December 10, 2008

Salt and Pepper.


This weekend I was looking for a particulate Christmas ornament and I found a “salt and pepper” shakers set in one of my cabinet drawers. Well, I did not find it, as I knew it was there, but seeing it again brought back sentimental memories.

I was 24 years old when I set on a journey that took me not just away from my family and friends, but also my hometown, the country I grew up in and – away from Europe. I left the continent I called home and relocated to America. I do not think I was really aware of what I have done until the TWA plane landed in JFK airport on a cold January afternoon. I felt a bit lost. I remember clearly how alone I felt, when I tried to buy a soft drink at the airport with $50 bill. The guy at the stand stared at me suspiciously and finally handed me the bill back rudely and said that he only takes one-dollar bills. I said that $50 bills were all I had, as that is what the (stupid) bank gave me when I exchanged my currency in Europe.
My last salary I ever received in Sweden came to $300 and that was given to me in $50 bills. My plan was to live on this amount for the first few months after my arrival in North Carolina. Yes, that is what I thought. I think that money was all spend immediately as a deposit on setting up a bank account. But that is another story entirely. In any case, I had to go thirsty.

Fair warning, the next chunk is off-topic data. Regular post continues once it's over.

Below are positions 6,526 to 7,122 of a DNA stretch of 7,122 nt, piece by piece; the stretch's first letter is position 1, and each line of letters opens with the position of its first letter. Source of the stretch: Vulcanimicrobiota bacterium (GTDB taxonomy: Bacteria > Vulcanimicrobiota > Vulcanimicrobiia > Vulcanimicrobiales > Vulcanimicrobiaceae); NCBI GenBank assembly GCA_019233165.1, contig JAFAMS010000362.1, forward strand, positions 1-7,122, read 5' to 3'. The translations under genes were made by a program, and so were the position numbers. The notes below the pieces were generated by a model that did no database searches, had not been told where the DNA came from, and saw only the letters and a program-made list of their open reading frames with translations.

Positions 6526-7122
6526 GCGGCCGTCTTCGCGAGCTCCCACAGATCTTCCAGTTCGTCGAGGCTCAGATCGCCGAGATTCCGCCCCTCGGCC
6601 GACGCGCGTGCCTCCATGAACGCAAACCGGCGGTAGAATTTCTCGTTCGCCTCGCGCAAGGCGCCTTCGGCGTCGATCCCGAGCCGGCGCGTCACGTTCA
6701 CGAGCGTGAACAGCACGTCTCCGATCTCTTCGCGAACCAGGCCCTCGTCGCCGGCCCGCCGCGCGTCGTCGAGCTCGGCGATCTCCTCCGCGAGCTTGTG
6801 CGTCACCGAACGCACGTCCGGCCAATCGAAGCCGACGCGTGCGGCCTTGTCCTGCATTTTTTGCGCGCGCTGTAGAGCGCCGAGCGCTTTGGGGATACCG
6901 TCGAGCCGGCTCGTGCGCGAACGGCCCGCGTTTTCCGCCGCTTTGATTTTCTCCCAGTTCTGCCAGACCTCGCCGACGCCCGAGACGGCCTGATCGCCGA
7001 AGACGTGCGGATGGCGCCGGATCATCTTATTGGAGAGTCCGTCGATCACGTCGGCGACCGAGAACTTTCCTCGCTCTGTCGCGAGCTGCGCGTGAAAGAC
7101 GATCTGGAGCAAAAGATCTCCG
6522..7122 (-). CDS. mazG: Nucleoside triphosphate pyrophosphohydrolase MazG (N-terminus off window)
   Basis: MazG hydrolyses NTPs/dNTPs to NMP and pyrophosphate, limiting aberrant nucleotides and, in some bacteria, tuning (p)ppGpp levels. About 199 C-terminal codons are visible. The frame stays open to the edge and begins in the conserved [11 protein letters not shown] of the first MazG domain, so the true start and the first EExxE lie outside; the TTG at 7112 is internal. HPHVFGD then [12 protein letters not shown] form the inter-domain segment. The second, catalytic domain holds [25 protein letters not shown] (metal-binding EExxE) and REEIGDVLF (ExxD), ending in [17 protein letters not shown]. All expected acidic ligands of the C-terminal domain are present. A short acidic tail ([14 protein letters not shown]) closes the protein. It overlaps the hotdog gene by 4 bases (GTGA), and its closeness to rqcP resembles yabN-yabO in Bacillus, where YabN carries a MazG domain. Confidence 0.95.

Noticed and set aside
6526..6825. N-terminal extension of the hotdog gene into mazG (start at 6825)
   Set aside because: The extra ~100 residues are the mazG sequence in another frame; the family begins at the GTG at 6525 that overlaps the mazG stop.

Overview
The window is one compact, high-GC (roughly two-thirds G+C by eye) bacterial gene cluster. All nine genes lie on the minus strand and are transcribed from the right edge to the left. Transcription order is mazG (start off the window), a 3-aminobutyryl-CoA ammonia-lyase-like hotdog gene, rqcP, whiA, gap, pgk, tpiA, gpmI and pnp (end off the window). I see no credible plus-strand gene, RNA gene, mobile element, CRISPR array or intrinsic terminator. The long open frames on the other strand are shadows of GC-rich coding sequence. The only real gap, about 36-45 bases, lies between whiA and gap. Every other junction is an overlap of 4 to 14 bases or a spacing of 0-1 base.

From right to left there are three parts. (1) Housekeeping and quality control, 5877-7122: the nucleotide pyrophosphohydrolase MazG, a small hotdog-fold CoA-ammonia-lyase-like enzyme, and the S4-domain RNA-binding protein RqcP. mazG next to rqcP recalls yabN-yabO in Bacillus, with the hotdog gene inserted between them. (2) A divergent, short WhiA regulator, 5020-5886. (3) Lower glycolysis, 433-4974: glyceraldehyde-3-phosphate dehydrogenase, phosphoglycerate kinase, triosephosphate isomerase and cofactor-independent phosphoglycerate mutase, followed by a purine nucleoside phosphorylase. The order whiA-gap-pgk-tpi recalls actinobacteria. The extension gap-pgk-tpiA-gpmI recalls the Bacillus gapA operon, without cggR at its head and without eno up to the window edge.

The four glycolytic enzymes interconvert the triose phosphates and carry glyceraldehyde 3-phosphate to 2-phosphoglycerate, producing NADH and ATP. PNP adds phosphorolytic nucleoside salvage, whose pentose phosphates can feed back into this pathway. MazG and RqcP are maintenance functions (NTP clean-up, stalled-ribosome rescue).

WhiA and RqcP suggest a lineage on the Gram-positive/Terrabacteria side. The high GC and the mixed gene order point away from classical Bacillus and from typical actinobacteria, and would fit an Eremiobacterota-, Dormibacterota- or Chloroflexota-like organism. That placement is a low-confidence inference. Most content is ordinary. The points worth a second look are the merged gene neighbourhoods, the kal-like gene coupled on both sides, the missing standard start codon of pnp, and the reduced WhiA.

I was completely exhausted when the turbo prop I traveled on from NYC finally landed in Raleigh airport, where my new employer, who I never met and whom I only talked to on the phone a couple of times, picked me up.
In the morning the next day when I woke up in a hotel room I finally broke down when I unwrapped the last gift given to me by my mother; two cute pigs, making up a salt and a pepper shakers set.

In some odd way they remain to this day a symbol of the notion that life is what we make it. The meals life will serve us might at times –most of the time - taste of nothing. It is up to us to spice them up.
Someone once said, that in life we never get what we want the most of all. Well, perhaps that is true. I however firmly believe that we hold the power to spice up what ever we get.

13 comments:

Diane said...

I do love the way you think. And I needed to read that today. Thank you... xo

Mahmud Yussop said...

I once remembered reading somewhere that life is not what happened to you. It is what you make it out to be i.e. you plan your life( though, God decides) If we are fortunate we may be given a second chance which we should be very grateful and not mess again. Now is the best time ever to 'spice' our life. I am amazed how you dared leaving home with $300 in your pocket.Incredible. Your story here is very touching. We all have our setbacks and as usual life goes on. I appreciate you sharing us a personal story.

CULTURE CREATORS said...

oh i love stories:) It's fun to find random things that jog your memory...

CC

Mel said...

You have the best stories, and the best lessons too! I love your little salt and pepper shakers - they're so cute!